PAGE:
What Happened to All Those Cicadas?
Remember back in April, when everyone was awaiting the arrival of the 17-year-cicadas? What happened?
They were supposed to descend on the Triad by the millions... with their big red eyes and their buzz saw noises. The experts said as soon as the temperature hit 64 degrees, the members of Cicada Brood II would make their presence known. Some folks did get a visitation of cicadas, but others didn't see or hear a single bug and say they didn't live up to the hype. Entomology professor Clyde Sorenson of North Carolina State University in Raleigh says that the lack of cicadas wasn't just our imagination.
"This was kind of an odd year for the periodic cicadas, in that because we had such a cool spring, they were really delayed in emergence," Dr. Sorenson explained. "But compared to two years ago, when the Brood 19, 13-year cicadas came out, they were probably a good two, two-and-a-half weeks late. And that kind of made things difficult to assess."
But that, apparently, is not all. There's a geographic aspect to it as well Dr. Sorenson said, "The other thing is that this particular brood that came out this year, Brood II of the 17-year cicadas, North Carolina actually represents the southern-most extreme of that particular brood in terms of geographic. There were good emergences in places along the upper tier of counties, and as far south as Greensboro, but they didn't extend really far south into the state. And that brood never really has; it's always been pretty much restricted to the area north of I-40. So there were good emergences in Greensboro -- in parts of Greensboro -- there were good emergences around, in the vicinity of Winston-Salem, although I didn't hear of any in Winston-Salem, and good numbers in places around Roxboro and Reidsville."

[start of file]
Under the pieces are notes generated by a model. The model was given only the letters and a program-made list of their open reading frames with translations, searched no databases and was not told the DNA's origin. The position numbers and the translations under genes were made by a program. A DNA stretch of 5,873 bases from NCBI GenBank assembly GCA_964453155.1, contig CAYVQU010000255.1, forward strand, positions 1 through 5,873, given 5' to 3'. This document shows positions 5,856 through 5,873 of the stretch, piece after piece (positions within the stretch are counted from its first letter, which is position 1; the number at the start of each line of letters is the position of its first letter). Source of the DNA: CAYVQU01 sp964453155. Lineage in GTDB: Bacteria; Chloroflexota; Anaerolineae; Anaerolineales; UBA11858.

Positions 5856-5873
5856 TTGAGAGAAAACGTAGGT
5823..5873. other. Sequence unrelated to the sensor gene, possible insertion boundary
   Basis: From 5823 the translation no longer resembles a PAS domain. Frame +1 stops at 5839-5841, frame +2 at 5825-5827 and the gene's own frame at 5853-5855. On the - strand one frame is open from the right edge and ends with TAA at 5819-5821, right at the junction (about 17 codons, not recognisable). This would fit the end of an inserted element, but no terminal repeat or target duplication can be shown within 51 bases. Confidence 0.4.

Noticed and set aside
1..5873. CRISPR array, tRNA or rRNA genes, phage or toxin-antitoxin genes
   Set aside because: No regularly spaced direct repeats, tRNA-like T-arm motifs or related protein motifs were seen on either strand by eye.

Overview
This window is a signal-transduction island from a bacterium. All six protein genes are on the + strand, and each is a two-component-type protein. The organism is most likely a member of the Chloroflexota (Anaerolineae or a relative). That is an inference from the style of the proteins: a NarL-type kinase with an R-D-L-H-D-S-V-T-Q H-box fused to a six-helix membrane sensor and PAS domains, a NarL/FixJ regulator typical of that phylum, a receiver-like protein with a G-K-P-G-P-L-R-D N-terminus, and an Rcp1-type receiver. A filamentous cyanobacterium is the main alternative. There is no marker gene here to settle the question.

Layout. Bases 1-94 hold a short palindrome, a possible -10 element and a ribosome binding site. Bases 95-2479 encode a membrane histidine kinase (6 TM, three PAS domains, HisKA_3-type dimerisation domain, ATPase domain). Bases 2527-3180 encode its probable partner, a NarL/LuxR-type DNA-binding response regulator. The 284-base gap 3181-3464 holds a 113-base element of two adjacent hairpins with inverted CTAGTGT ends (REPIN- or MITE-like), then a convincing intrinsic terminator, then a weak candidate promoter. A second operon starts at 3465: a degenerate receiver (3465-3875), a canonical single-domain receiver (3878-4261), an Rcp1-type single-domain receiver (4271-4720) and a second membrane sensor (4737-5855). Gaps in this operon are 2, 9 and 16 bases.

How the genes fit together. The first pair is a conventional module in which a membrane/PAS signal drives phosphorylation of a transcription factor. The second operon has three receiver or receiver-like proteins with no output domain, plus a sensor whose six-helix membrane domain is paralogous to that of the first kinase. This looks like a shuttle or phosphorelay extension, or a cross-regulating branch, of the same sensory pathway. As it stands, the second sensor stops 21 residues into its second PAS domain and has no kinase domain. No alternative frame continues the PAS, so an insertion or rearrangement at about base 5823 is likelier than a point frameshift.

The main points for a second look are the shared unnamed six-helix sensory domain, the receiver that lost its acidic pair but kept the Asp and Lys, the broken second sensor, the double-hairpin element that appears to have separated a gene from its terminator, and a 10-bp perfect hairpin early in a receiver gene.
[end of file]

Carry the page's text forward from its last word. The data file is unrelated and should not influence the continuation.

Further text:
That being said, though, Dr. Sorenson explained that even where there were good emergences, the geographic extent of pockets of Brood II cicadas was fairly small. "Where they were, they came out in really good numbers. They came out late, but they came out in good numbers," Dr. Sorenson said.
I asked Dr. Sorenson whether, when conditions are not right, the cicadas just decide they're not coming out and wait another 17 years. "They won't wait 17 years," he responded, as I got the feeling it wasn't the smartest question he had ever been asked. "There are what we call 'stragglers' associated with the brood. They come out either a year, or sometimes even three years out of sync with the rest of the brood. And it may be that, because we had such a cool spring, we're going to have a lot of stragglers next year. But they won't wait 17 years. They can't do that, as far as we know."
I had heard that some people think that cicadas are actually pretty good eating, so I couldn't resist asking Dr. Sorenson if he'd ever eaten one. "I have eaten one cicada just because I'm an entomology professor that teaches undergrads, and I had to be able to report the experience," he said, "and it was . . . uh . . . okay." Not exactly a rousing endorsement. But he did tout insect-eating in general. "There's nothing at all wrong in the world with insect protein. Insects are fine food. As long as they're the right insects." Every semester, though, as part of a program for his students, he does cook some insects. "In that case we use meal worms and crickets because they're just a whole lot more reliable to source."
And at that point, it became clear that we had pretty well exhausted the topic of why there weren't as many cicadas as we thought there would be.